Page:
4) Styria’s rolling vineyards

Tasting rooms line the South Styrian Wine Road. Steiermark Tourismus / Harry Schiffer

Less than an hour’s drive from Graz lies the rolling vineyards of Styrian wine country. Stop into a local wine tavern and enjoy fresh bread, as well as brettljausn—platters of smoked meat, cheese, spreads and pickles—along with an assortment of wines. A favorite is the Schilcher​, made as spicy rosé or sparkling wine. Round out the day with a visit to one of the many pumpkinseed oil mills or head to a restaurant back in Graz and enjoy local wines with dinner.

5) Central Europe’s tallest waterfalls

Located in Hohe Tauern National Park, they are the tallest falls in Central Europe. grossglockner.at

Passing through Hohe Tauern National Park, you can’t miss the Krimml Waterfalls. The tallest in Central Europe, their sheer power amazes and merits an up-close look. Approaching the falls from the village of Krimml, you will first see Krimmler Ache, a glacial creek plunging over three tiers. Keep walking up to 4,216 feet, and you’ll arrive at the powerful Middle Falls. Here, take a break at Schönangerl Restaurant before ascending another 1.5 hours to the top of the falls. If you have time left over, head to the adjacent WasserWunderWelt, an aquatic theme park exploring water in its countless forms.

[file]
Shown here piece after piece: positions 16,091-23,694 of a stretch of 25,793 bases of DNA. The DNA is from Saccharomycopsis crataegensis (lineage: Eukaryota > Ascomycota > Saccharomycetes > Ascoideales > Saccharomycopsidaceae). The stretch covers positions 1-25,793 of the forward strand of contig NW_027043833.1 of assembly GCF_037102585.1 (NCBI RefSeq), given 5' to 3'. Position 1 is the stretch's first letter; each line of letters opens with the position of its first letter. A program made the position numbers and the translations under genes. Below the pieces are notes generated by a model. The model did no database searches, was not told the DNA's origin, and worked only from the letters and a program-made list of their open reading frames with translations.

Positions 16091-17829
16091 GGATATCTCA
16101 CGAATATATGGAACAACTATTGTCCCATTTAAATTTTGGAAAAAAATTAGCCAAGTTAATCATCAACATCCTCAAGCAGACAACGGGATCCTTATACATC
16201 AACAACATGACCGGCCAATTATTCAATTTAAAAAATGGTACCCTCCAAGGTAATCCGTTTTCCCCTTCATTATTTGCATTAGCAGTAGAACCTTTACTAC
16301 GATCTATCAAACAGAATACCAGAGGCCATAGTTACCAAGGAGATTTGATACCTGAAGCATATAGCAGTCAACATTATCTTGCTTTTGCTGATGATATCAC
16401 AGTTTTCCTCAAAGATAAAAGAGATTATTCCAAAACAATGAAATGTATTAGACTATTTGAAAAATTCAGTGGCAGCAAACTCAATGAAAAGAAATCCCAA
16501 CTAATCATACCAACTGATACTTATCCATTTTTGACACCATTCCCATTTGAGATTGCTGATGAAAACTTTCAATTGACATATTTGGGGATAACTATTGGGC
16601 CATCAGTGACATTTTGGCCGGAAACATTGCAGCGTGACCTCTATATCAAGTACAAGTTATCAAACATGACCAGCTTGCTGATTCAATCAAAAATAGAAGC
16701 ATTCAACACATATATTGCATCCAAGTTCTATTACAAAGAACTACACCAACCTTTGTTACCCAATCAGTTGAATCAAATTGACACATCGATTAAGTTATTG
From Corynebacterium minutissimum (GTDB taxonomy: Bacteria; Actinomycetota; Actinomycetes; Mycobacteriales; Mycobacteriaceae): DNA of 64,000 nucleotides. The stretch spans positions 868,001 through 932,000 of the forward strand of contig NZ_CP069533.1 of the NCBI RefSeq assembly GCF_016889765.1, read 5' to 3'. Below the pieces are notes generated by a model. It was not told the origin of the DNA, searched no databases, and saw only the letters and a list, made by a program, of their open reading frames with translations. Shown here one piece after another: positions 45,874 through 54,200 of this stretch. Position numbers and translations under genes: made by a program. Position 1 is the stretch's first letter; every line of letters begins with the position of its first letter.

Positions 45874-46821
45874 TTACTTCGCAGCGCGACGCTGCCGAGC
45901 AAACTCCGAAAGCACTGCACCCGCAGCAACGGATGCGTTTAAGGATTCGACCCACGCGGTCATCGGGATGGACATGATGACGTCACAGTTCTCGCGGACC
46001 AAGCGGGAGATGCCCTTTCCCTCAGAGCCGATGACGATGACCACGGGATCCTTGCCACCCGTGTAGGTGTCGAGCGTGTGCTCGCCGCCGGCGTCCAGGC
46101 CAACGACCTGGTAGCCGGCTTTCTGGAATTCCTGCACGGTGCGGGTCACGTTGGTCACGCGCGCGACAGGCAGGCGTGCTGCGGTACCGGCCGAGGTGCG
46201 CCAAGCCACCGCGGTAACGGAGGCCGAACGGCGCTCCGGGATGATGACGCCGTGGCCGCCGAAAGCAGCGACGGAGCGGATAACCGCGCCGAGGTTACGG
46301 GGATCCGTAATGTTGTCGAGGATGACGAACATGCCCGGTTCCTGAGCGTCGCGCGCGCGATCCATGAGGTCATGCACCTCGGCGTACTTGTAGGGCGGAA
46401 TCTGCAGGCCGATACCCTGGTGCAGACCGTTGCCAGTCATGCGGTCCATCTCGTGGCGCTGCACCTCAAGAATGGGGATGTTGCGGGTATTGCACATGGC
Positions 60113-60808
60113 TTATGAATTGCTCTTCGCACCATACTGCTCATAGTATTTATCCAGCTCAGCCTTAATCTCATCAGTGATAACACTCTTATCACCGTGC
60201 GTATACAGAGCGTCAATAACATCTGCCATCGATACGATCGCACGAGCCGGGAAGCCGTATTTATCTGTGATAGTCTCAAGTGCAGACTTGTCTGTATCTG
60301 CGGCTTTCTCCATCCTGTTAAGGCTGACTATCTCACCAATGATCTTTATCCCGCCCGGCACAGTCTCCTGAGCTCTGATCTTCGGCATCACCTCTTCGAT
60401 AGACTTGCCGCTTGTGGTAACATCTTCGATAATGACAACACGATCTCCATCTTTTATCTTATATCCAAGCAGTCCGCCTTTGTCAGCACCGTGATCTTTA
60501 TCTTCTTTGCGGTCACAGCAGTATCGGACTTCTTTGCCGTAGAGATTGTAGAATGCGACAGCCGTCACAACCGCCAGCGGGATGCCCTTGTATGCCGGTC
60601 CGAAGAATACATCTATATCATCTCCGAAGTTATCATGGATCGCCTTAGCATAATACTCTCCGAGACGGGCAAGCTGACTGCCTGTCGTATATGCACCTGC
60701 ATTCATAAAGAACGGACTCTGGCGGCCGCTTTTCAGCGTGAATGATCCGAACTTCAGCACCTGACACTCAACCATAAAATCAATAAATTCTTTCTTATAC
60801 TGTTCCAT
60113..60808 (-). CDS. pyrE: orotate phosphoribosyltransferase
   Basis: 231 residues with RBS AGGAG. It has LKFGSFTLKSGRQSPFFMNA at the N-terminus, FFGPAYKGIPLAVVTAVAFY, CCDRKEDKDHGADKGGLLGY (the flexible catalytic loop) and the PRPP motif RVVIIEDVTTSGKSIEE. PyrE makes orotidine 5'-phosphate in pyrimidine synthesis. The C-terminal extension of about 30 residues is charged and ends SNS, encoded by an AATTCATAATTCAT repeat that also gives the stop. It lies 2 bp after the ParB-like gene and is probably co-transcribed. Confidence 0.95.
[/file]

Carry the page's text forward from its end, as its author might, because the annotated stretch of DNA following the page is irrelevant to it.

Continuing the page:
6) The world’s largest ice caves

Discovered in 1879, Eisreisenwelt is the largest ice cave system in the world. Thanks to unique air circulation conditions in the cave, spring melt water freezes into majestic natural ice sculptures and formations known fondly as the “Ice Giants.” From May through October, you can strap on a headlight and explore this otherworldly scene. Your first stop will be the Posselt Tower stalagmite in the Posselt Hall, followed by the Great Ice Embankment, rising an impressive 75 feet. Keep an eye out for the stalactite formation known as the Ice Organ.

7) Stunning Hohe Tauern National Park

View of the Dachstein mountain range from Bad Gastein, the renowned high-valley spa town of the Hohe Tauern National Park. SLTG

Hohe Tauern National Park is the largest nature reserve in the Alps. It counts 266 mountains that stand over 9,800 ft, 551 lakes, and about 250 glaciers. The best way to experience Hohe Tauern’s untouched expanse is by going to the visitor’s center in Mittersill and setting off on a hike with one of the knowledgable park rangers. You’ll discover rare Alpine flowers, ibex, marmots, eagles and vultures in an unbelievable landscape. Pick wild blueberries and herbs in sweeping meadows, and enjoy the views from one of Hohe Tauern’s breathtaking summits.